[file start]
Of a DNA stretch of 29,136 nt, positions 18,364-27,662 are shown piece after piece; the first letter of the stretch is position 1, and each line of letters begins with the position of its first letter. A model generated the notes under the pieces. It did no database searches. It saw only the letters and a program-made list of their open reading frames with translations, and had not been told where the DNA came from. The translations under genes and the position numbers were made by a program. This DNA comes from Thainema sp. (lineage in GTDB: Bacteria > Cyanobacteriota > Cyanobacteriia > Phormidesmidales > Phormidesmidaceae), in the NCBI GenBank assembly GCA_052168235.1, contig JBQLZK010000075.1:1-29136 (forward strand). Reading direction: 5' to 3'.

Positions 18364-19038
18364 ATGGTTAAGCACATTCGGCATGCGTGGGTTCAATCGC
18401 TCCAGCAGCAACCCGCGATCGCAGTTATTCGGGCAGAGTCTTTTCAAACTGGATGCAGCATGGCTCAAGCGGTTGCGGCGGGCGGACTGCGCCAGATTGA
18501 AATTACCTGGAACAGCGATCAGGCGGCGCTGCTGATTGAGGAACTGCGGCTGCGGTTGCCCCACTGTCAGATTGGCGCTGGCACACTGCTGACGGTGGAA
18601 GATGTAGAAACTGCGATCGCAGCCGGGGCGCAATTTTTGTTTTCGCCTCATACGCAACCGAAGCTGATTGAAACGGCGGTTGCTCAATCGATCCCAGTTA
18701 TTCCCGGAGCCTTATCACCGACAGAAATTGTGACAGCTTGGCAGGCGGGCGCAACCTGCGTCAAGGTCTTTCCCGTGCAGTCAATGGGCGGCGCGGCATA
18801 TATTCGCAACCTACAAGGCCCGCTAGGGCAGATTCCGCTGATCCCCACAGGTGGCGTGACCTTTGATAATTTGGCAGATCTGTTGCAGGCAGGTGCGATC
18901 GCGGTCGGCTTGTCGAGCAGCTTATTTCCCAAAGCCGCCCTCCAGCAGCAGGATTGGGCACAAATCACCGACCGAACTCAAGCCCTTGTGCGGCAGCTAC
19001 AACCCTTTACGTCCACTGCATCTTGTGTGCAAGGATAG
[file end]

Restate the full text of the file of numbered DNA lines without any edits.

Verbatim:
Of a DNA stretch of 29,136 nt, positions 18,364-27,662 are shown piece after piece; the first letter of the stretch is position 1, and each line of letters begins with the position of its first letter. A model generated the notes under the pieces. It did no database searches. It saw only the letters and a program-made list of their open reading frames with translations, and had not been told where the DNA came from. The translations under genes and the position numbers were made by a program. This DNA comes from Thainema sp. (lineage in GTDB: Bacteria > Cyanobacteriota > Cyanobacteriia > Phormidesmidales > Phormidesmidaceae), in the NCBI GenBank assembly GCA_052168235.1, contig JBQLZK010000075.1:1-29136 (forward strand). Reading direction: 5' to 3'.

Positions 18364-19038
18364 ATGGTTAAGCACATTCGGCATGCGTGGGTTCAATCGC
18401 TCCAGCAGCAACCCGCGATCGCAGTTATTCGGGCAGAGTCTTTTCAAACTGGATGCAGCATGGCTCAAGCGGTTGCGGCGGGCGGACTGCGCCAGATTGA
18501 AATTACCTGGAACAGCGATCAGGCGGCGCTGCTGATTGAGGAACTGCGGCTGCGGTTGCCCCACTGTCAGATTGGCGCTGGCACACTGCTGACGGTGGAA
18601 GATGTAGAAACTGCGATCGCAGCCGGGGCGCAATTTTTGTTTTCGCCTCATACGCAACCGAAGCTGATTGAAACGGCGGTTGCTCAATCGATCCCAGTTA
18701 TTCCCGGAGCCTTATCACCGACAGAAATTGTGACAGCTTGGCAGGCGGGCGCAACCTGCGTCAAGGTCTTTCCCGTGCAGTCAATGGGCGGCGCGGCATA
18801 TATTCGCAACCTACAAGGCCCGCTAGGGCAGATTCCGCTGATCCCCACAGGTGGCGTGACCTTTGATAATTTGGCAGATCTGTTGCAGGCAGGTGCGATC
18901 GCGGTCGGCTTGTCGAGCAGCTTATTTCCCAAAGCCGCCCTCCAGCAGCAGGATTGGGCACAAATCACCGACCGAACTCAAGCCCTTGTGCGGCAGCTAC
19001 AACCCTTTACGTCCACTGCATCTTGTGTGCAAGGATAG